All the cosmic beings meet to hear from Damage Control and decide what to do about Edifice Rex.
But there's nothing they can do about the wielder of such cosmic power.
And they get scared when he says that to clean up the universe, he's going to "put everything back in the egg", essentially ending the universe (except for Master Order/Mister Clean).
So the heroes of Earth assemble (bolstering their ranks with a couple of characters from outside the Marvel universe).
But things end very quickly when Robin Chapel simply fires Rex.
As i've said before, i think this book works best when it's satirizing something directly from the comics, not just doing zany stuff. I think the Infinity Gauntlet satire is pretty weak. It's just really just "hey look at all these cosmic guys being silly" as opposed to actually making fun of problems with the characters or with Marvel's crossovers. I think McDuffie misses a similar opportunity to poke fun at the New Warriors and the Hulk. And the Thunderball section is practically earnest writing of the character. I think it's actually a good take on him (but very different than the scheming interpretation from other books of this era), but it's not satire.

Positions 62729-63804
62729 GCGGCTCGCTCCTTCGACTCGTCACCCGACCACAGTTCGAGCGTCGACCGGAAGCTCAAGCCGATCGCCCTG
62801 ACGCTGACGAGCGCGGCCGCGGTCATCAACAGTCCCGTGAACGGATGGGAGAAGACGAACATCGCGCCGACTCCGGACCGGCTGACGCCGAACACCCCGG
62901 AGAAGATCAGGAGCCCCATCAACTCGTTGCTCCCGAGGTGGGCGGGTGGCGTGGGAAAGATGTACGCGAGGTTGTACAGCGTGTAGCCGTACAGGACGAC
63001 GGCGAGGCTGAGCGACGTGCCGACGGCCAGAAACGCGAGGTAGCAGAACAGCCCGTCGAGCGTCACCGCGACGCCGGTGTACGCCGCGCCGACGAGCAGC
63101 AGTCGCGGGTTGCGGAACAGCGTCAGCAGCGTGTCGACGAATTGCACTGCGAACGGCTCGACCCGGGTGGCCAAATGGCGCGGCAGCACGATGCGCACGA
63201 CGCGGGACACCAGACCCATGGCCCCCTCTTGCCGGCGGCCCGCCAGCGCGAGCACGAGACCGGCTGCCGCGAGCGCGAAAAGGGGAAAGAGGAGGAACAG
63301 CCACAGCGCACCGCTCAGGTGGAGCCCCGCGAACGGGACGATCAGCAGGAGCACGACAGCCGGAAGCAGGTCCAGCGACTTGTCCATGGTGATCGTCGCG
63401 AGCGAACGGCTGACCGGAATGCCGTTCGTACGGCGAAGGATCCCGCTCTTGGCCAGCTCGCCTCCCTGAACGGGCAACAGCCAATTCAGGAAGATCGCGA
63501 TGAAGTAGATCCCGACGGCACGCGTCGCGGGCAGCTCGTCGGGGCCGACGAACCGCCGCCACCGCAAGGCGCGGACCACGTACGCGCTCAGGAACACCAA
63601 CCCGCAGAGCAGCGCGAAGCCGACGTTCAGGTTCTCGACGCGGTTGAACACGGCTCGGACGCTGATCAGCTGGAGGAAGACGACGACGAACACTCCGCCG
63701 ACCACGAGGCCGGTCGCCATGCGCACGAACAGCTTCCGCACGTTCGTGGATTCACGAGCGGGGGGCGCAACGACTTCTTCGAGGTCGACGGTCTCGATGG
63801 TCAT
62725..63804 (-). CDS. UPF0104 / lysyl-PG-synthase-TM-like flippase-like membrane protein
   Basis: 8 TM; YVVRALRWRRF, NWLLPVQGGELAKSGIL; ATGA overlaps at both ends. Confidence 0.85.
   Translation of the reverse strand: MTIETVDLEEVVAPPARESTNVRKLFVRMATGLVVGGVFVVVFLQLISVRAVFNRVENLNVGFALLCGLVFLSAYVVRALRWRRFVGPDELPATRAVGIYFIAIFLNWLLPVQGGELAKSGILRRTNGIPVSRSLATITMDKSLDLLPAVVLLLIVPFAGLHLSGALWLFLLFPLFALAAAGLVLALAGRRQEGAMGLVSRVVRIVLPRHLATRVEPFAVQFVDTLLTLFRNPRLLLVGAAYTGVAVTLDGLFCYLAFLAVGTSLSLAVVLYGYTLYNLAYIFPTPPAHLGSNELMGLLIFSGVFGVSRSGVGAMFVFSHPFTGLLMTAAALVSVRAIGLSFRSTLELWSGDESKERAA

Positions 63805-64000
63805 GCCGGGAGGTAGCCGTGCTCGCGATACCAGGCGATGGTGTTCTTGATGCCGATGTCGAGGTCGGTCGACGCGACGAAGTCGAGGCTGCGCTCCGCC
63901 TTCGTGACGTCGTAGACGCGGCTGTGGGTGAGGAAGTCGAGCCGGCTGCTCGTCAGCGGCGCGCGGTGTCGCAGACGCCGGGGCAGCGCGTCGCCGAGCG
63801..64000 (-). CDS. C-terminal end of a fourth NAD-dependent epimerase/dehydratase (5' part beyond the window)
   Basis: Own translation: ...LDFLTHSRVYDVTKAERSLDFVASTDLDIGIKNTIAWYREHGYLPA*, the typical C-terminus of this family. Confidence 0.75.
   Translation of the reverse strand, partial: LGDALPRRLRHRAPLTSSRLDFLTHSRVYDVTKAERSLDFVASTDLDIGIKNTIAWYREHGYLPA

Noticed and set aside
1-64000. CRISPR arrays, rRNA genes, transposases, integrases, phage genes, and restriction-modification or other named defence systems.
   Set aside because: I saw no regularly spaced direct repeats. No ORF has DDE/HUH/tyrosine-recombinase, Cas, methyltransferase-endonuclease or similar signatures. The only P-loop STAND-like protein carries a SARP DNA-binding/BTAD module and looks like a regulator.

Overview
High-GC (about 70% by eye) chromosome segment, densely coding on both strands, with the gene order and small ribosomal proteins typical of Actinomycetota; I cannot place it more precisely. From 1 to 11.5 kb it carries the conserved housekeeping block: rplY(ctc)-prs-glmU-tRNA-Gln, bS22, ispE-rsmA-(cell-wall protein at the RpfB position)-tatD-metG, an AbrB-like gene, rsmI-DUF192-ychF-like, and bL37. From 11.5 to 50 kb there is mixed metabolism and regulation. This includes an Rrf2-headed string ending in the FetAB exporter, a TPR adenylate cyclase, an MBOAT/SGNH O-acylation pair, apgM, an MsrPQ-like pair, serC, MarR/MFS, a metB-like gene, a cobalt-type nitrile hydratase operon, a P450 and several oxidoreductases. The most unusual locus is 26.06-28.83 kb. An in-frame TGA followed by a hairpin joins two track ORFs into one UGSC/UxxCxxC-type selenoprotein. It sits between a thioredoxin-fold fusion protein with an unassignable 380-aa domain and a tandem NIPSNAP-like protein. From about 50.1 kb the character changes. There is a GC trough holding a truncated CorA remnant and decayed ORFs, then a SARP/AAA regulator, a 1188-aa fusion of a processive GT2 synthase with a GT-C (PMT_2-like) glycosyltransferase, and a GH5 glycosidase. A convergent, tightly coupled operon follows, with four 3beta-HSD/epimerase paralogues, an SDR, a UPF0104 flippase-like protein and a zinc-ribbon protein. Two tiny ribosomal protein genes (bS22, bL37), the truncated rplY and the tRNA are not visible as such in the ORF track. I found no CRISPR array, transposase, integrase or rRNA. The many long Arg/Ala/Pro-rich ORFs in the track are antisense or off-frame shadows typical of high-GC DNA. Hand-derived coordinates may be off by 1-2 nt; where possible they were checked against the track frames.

Bringing back Edifice Rex is something i have mixed feelings about. I like the callback and the use of him here. But i also liked the impression i got from his prior appearance, which is that in the Marvel universe people just find weird objects and become super-characters all the time. That is actual satire, poking fun at the ubiquitousness of super-heroes to the point where a construction company can't even get a job done without someone turning into one. That's funny. Bringing him back and making him special defeats the point of that scene. But it does allow for other cute moments, like Galactus chomping on the planet, and depicting Master Order as Mr. Clean. In the end these books just never were what i really wanted them to be, but they have fun moments.
Quality Rating: C+